Here's the thing though. Everyone is built differently as human beings, we all have a different inner core that drives us to do the things we do. For me personally, I like to strive for the best I possibly can. The Johnson level was a total piece of garbage, and it was close to $130. Jim found a link to Amazon Prime for $220 to what is possibly the best level made in that price point. So we're talking about a $90 difference on a level that's probably 10 times better quality. In construction, of which I'm part of, Stabila is #1, period. So I ordered the level from Jims link through my phone with 3 clicks on my Amazon Prime account. Free shipping.

I wasted my time and gas driving to Menards to buy something that deep down inside I knew I'd regret, and now have to drive back to return it. There's no way I'm gonna waste more time dealing with Sears.

So if I'm fortunate and blessed I'll enjoy it for the next 30+ years. I do like spirit levels, but figured I'd give this a shot.

As far as building airplanes are concerned I believe a builder should do everything he can do to the best he can. I love my dial calipers, and measure everything with them. Precision tools are great, and yes, you can build with absolute precision. I'm starting on a Cassutt after my table is done, it will be dead nuts accurate, no exceptions. Ever see the tiny empennage on a Cassutt? And how it's mounted with no wires? I'm just not gonna settle for anything less than I know I'm capable of. This is what we teach our kids as well.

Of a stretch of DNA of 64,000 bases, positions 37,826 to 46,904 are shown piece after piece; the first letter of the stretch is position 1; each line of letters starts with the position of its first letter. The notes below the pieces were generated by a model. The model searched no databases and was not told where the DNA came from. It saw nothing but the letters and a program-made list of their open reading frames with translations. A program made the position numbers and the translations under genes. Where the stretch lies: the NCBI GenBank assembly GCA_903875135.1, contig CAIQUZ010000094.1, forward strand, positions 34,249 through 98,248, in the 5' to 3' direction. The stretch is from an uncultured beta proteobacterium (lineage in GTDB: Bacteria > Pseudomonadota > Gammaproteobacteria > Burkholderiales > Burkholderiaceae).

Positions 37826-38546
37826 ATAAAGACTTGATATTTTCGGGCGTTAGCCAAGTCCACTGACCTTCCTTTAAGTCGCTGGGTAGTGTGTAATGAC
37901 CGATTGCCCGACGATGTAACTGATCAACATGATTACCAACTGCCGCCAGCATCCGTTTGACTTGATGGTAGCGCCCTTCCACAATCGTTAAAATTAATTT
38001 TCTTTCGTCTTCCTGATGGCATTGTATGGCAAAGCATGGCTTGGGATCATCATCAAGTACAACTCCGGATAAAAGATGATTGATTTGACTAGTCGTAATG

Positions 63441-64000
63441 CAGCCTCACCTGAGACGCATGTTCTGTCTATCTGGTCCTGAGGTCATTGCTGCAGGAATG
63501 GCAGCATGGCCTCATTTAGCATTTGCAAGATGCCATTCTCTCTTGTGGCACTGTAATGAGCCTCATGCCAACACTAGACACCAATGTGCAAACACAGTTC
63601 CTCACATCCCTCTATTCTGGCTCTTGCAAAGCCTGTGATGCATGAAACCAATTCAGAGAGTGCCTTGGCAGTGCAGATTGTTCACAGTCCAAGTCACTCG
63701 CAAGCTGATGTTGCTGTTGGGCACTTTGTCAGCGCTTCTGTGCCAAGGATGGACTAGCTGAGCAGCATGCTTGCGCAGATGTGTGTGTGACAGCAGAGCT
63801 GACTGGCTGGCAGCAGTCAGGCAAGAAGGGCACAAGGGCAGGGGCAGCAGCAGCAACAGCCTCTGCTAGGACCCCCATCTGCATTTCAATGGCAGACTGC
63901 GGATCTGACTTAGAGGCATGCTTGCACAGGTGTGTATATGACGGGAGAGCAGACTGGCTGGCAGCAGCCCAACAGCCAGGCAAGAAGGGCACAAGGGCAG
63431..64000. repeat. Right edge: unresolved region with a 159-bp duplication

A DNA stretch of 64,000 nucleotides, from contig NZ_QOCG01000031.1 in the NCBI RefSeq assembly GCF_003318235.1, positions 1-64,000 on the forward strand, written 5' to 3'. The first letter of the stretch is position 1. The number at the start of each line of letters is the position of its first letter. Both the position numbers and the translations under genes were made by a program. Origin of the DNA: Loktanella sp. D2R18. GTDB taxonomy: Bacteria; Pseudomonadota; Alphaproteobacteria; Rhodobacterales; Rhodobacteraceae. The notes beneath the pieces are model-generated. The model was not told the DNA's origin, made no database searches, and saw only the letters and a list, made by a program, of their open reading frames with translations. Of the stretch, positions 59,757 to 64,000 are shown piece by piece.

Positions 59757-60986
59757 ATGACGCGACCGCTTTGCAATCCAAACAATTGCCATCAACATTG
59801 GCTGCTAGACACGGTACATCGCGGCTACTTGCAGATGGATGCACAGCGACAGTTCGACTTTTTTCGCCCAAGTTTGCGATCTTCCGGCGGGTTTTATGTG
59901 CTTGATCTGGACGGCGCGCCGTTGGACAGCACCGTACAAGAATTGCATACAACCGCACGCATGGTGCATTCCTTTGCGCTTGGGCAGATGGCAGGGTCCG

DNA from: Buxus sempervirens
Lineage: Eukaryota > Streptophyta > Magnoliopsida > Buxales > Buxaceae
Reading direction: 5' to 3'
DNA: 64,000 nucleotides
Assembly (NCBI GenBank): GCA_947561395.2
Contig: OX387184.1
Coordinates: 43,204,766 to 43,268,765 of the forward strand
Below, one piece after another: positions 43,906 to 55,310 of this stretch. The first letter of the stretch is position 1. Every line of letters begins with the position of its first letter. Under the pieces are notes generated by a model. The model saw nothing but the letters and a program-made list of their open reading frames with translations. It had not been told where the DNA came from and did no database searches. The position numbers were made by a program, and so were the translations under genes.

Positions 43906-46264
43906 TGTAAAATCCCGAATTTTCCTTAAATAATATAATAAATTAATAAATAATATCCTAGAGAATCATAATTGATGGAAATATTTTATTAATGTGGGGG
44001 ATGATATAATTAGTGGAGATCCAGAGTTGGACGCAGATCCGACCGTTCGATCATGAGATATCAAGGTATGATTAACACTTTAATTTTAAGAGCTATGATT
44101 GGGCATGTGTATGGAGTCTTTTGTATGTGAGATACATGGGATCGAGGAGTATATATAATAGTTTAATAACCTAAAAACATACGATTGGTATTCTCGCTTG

With that said I do firmly believe a spirit level is extremely accurate.
 

Little Scrapper

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Ekimneibro, as far as dial calipers I tend to disagree with the $15-$30 cheap caliper. Most are junky and not a long term tool if used frequently. I own probably close to a dozen of them and most are high end machinist grade tools. Fortunately, you can buy near mint condition professional calipers on ebay all day long for under $50.

Attached is my latest caliper, a Brown & Sharpe model 579-1that I purchased on ebay for $38 and includes a case. I'd say it's about 30 years old but absolutely flawlessly taken care of. So for about the same money you can get a far superior tool that will out live you and is a joy to use because a pro tool is smooth as silk. Ya just gotta be willing to buy it used.
 

BJC